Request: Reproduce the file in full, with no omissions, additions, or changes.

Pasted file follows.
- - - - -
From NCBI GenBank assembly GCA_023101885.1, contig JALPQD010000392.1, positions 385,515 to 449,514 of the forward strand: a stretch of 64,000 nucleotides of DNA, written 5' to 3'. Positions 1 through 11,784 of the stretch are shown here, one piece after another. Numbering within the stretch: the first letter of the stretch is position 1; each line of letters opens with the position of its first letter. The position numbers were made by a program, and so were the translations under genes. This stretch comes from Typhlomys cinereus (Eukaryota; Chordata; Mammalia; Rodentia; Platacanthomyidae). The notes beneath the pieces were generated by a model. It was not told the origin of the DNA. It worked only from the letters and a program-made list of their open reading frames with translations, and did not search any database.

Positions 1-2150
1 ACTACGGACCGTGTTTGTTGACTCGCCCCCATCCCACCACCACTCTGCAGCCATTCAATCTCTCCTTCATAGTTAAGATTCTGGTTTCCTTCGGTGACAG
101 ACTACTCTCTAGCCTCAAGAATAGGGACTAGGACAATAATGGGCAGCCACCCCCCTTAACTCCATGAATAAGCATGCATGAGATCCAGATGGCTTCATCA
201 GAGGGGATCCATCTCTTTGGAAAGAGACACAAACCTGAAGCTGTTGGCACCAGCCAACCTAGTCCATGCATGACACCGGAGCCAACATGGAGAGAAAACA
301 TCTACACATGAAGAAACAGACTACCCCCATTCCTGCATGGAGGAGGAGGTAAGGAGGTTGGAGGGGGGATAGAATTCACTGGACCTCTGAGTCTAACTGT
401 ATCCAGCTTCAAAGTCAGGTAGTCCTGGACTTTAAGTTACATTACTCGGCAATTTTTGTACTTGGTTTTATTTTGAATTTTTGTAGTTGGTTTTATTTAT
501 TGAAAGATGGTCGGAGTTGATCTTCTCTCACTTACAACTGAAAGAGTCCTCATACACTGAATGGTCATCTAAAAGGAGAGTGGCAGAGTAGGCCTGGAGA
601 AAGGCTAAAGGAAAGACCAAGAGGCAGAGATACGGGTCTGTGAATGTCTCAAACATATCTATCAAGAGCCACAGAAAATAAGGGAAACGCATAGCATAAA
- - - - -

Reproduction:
From NCBI GenBank assembly GCA_023101885.1, contig JALPQD010000392.1, positions 385,515 to 449,514 of the forward strand: a stretch of 64,000 nucleotides of DNA, written 5' to 3'. Positions 1 through 11,784 of the stretch are shown here, one piece after another. Numbering within the stretch: the first letter of the stretch is position 1; each line of letters opens with the position of its first letter. The position numbers were made by a program, and so were the translations under genes. This stretch comes from Typhlomys cinereus (Eukaryota; Chordata; Mammalia; Rodentia; Platacanthomyidae). The notes beneath the pieces were generated by a model. It was not told the origin of the DNA. It worked only from the letters and a program-made list of their open reading frames with translations, and did not search any database.

Positions 1-2150
1 ACTACGGACCGTGTTTGTTGACTCGCCCCCATCCCACCACCACTCTGCAGCCATTCAATCTCTCCTTCATAGTTAAGATTCTGGTTTCCTTCGGTGACAG
101 ACTACTCTCTAGCCTCAAGAATAGGGACTAGGACAATAATGGGCAGCCACCCCCCTTAACTCCATGAATAAGCATGCATGAGATCCAGATGGCTTCATCA
201 GAGGGGATCCATCTCTTTGGAAAGAGACACAAACCTGAAGCTGTTGGCACCAGCCAACCTAGTCCATGCATGACACCGGAGCCAACATGGAGAGAAAACA
301 TCTACACATGAAGAAACAGACTACCCCCATTCCTGCATGGAGGAGGAGGTAAGGAGGTTGGAGGGGGGATAGAATTCACTGGACCTCTGAGTCTAACTGT
401 ATCCAGCTTCAAAGTCAGGTAGTCCTGGACTTTAAGTTACATTACTCGGCAATTTTTGTACTTGGTTTTATTTTGAATTTTTGTAGTTGGTTTTATTTAT
501 TGAAAGATGGTCGGAGTTGATCTTCTCTCACTTACAACTGAAAGAGTCCTCATACACTGAATGGTCATCTAAAAGGAGAGTGGCAGAGTAGGCCTGGAGA
601 AAGGCTAAAGGAAAGACCAAGAGGCAGAGATACGGGTCTGTGAATGTCTCAAACATATCTATCAAGAGCCACAGAAAATAAGGGAAACGCATAGCATAAA